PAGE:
The Sonicprep Ultrasonic Emulisifer by PolyScience is a piece of equipment that has fascinated me for a few years, but I never had the opportunity to use one. Until now. The Sonicprep is the latest addition to the Culinary Technology Lab here at ICE. The lab’s equipment spans from when man just learned to harness fire (our hearth oven, tandoor and rotisserie) to the most cutting edge cooking appliances in the world (sous vide and precision temperature induction). This latest addition may look more suited to a research lab than a kitchen, but its ability to help ICE chefs and students innovate with food (and flavor experimentation) is exactly why it belongs right where it is.

Sonic Prep

At this point, you may be wondering: What the heck is it? Good question. PolyScience tells us that the “Sonicprep emits ultrasonic sound waves or ‘sonicates’ to extract, infuse, homogenize, emulsify, suspend, de-gas or even rapidly create barrel-aged flavor. By applying low heat vibrations of sound energy, this new PolyScience machine provides you an incredible range of techniques.” (Emphasis added.)

In other words, the Sonicprep is the key to creating, extracting, infusing and developing both flavor and texture in the fastest, most efficient and unique manner ever seen in a kitchen. Sonic waves force interactions between ingredients without the shearing, chopping or breaking that would be caused by a blender, so extracting or infusing flavors can become incredibly precise.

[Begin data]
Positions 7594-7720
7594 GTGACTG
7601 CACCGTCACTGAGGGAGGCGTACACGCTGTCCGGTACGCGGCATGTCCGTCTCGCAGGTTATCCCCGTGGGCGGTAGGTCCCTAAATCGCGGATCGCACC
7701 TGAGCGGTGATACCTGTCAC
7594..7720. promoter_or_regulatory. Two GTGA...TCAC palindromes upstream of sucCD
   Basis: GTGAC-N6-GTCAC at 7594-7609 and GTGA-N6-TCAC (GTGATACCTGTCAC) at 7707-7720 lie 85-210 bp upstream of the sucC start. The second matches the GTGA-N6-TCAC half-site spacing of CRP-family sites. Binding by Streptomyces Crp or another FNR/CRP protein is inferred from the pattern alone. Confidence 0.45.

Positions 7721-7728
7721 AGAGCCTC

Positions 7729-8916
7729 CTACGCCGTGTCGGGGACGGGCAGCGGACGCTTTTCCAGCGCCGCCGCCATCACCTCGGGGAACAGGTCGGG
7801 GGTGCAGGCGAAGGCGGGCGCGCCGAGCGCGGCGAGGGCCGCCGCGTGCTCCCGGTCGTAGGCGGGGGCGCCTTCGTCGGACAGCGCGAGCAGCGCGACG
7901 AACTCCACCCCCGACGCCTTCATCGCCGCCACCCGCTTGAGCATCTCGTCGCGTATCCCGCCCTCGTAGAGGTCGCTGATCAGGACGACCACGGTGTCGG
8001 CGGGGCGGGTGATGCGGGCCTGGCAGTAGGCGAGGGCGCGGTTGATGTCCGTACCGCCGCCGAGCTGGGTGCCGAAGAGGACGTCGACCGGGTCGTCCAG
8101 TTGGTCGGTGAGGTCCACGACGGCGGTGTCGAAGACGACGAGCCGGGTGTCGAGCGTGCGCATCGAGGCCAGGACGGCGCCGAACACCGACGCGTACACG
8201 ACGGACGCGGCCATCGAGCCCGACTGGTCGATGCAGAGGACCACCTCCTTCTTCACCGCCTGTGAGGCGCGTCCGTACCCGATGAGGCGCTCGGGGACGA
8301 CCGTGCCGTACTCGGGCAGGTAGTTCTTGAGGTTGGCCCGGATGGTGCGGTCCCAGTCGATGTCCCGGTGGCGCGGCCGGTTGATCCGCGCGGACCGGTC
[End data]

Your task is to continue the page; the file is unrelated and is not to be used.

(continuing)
From something as simple as a new stove to an innovative, modern tool like the Sonicprep, there is always a learning curve when working with a new piece of equipment. When testing out a new stove, I always prepare something familiar, like a fried egg, to get my bearings. So for my first run with the Sonicprep, I also chose something I know well… alcohol.

I have long been a fan of infusing alcohol to create unique flavor combinations. For the past few years, in my sous vide courses, I’ve taught students how combining vodka + spices + heat + time = custom-flavored gin. While testing out the Sonicprep, I realized that there was the ability to create these same infusions without the high temperatures used in sous vide, meaning fresh items like herbs and citrus zest could retain their maximum aromas.